The Settlement

On October 9 2013, New York District Attorney Preet Bharara filed a criminal forfeiture court case against the Prevezon Group – an intricate web of offshore companies, which – the US Government claimed – had been the vehicle behind a $230 m international fraud and money laundering scheme.  The group was owned by Denis Katsyv,  son of the Vice President of Russian Railroads, a state monopoly and one of the largest companies in Russia.

Bharara’s claim summarized the case as follows:

“in 2007 the Organization, engaged in an elaborate tax refund fraud scheme resulting in a fraudulently-obtained tax refund of approximately $230 million (the “$230 Million Fraud Scheme”). As part of the $230 Million Fraud Scheme, members of the Organization stole the corporate identities of the Hermitage portfolio companies Rilend, Parfenion, and Makhaon (the “Hermitage Companies”), and then used these stolen identities to make fraudulent claims for tax refunds. In order to procure the refunds, the Organization fraudulently re-registered the Hermitage Companies in the names of members of the Organization, and then orchestrated sham lawsuits against these companies. These sham lawsuits involved members of the Organization as both the plaintiffs (representing sham commercial counterparties suing the Hermitage Companies) and the defendants (purporting to represent the Hermitage Companies). In each case, the members of the Organization purporting to represent the Hermitage Companies confessed full liability in court, leading the courts to award large money judgments to the plaintiffs.”

The rest of the case is familiar to anyone who has followed Bill Browder’s “Magnitsky” case.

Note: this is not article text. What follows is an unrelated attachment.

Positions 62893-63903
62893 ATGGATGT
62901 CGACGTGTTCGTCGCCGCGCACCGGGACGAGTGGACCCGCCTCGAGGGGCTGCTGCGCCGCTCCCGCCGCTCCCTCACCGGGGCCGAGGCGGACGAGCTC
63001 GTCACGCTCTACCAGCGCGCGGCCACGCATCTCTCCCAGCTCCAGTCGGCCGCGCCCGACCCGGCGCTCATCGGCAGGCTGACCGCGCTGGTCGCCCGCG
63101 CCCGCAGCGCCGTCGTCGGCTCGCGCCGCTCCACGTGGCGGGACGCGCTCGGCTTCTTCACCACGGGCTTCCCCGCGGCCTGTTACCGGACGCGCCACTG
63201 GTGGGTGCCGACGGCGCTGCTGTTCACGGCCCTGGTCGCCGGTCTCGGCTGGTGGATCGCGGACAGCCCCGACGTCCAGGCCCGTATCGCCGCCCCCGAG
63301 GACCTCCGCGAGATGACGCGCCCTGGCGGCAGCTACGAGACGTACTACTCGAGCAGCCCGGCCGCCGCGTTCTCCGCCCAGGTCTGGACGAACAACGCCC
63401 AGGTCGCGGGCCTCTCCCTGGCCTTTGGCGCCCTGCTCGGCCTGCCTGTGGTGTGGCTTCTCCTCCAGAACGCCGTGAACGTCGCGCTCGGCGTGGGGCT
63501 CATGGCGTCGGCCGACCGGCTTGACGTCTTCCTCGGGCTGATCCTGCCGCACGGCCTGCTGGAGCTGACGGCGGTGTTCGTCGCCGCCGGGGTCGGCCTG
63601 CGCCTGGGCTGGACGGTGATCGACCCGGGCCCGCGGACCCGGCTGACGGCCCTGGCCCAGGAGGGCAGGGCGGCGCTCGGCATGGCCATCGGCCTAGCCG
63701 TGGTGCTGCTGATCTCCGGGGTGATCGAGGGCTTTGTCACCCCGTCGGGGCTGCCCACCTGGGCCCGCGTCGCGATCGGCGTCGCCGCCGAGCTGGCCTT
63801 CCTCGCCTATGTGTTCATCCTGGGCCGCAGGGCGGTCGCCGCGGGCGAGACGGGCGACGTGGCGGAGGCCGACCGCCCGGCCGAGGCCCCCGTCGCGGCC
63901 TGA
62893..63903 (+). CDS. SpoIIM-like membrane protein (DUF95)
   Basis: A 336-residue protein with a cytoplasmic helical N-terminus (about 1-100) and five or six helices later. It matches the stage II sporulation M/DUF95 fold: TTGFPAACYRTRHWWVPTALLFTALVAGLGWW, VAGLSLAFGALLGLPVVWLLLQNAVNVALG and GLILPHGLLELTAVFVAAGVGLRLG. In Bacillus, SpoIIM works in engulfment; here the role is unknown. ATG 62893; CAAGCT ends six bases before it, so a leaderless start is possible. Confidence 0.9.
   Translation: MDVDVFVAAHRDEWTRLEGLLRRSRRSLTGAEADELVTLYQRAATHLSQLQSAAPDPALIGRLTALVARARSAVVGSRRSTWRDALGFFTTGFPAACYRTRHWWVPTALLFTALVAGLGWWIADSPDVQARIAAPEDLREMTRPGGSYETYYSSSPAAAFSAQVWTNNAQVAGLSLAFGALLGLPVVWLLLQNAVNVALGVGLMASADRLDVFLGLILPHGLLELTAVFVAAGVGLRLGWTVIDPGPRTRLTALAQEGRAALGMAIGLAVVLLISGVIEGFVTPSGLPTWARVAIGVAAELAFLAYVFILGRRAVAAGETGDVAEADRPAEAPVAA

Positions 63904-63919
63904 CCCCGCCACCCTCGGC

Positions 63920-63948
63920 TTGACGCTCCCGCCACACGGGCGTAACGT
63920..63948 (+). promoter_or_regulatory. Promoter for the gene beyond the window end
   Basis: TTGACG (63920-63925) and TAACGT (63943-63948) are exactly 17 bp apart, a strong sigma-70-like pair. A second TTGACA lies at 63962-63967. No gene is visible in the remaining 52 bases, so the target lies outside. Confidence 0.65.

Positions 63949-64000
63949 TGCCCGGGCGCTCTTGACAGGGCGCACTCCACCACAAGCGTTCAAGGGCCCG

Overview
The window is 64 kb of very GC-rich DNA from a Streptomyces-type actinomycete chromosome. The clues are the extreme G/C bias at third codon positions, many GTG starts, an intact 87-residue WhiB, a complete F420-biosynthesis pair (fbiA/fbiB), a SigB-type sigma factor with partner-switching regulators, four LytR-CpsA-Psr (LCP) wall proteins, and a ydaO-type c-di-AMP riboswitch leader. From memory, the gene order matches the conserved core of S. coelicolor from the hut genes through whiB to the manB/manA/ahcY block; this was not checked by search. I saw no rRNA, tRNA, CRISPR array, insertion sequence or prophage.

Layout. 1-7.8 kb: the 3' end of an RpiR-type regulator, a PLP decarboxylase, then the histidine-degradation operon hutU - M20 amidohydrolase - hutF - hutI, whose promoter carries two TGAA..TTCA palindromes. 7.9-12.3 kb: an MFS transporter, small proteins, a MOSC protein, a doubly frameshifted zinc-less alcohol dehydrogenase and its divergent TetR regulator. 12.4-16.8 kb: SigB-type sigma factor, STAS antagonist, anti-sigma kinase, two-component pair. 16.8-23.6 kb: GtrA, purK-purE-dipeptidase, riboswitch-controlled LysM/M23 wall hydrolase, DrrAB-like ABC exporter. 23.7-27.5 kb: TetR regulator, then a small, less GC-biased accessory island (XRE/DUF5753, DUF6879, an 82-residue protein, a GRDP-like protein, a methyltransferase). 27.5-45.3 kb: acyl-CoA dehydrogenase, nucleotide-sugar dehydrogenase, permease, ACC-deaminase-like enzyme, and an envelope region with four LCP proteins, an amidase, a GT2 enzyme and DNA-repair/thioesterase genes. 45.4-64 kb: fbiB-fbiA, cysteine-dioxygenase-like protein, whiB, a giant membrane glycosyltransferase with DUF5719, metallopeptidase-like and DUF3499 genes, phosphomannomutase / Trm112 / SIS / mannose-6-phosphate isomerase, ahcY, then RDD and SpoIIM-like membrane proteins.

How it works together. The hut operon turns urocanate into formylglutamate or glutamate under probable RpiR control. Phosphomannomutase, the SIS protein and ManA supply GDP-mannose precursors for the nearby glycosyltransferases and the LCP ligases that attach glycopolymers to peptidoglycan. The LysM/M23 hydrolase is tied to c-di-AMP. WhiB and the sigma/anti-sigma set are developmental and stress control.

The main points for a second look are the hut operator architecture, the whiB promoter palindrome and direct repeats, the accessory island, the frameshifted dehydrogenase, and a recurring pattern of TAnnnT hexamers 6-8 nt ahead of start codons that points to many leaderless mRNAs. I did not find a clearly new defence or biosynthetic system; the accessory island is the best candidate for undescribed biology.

The New York Attorney General invoked US jurisdiction on the case due to the activity of certain of the Pervezon companies in the US, and the ownership of assets – including real estate in Manhattan – that had been acquired with the millions in cash  stolen from Russian taxpayers, in ostensible collusion with the Russian tax authorities. The prosecutor’s claim aimed to forfeit nearly 200 million in dollars held in US accounts and securities, in accounts and assets around the world, as well as all defendants’ real estate on US soil.

Through the following 3 years, the case was proceeding at full speed, its docket exploding to over 10,000 pages of documents (the initial claim can be read here).

On March 9, Donald Trump fired Preet Bharara.

The case against the Prevezon criminal organization was set to begin two months later, on Monday, May 15th. The Government appeared confident of its victory, and appeared to have its act in order: dozens of witnesses, including undercover special FBI agents and European law enforcement officers, were lined up and ready to go – in person, via videolink, or via deposition.

However, shortly after Bharara was fired, the US Government – on its own initiative – entered into settlement negotiations with Prevezon’s lawyers.  In early April, the acting District Attorney sent the Russians a draft settlement. Over the following month, the Russian lawyers said, they negotiated the settlement’s language. Says the Russian lawyer: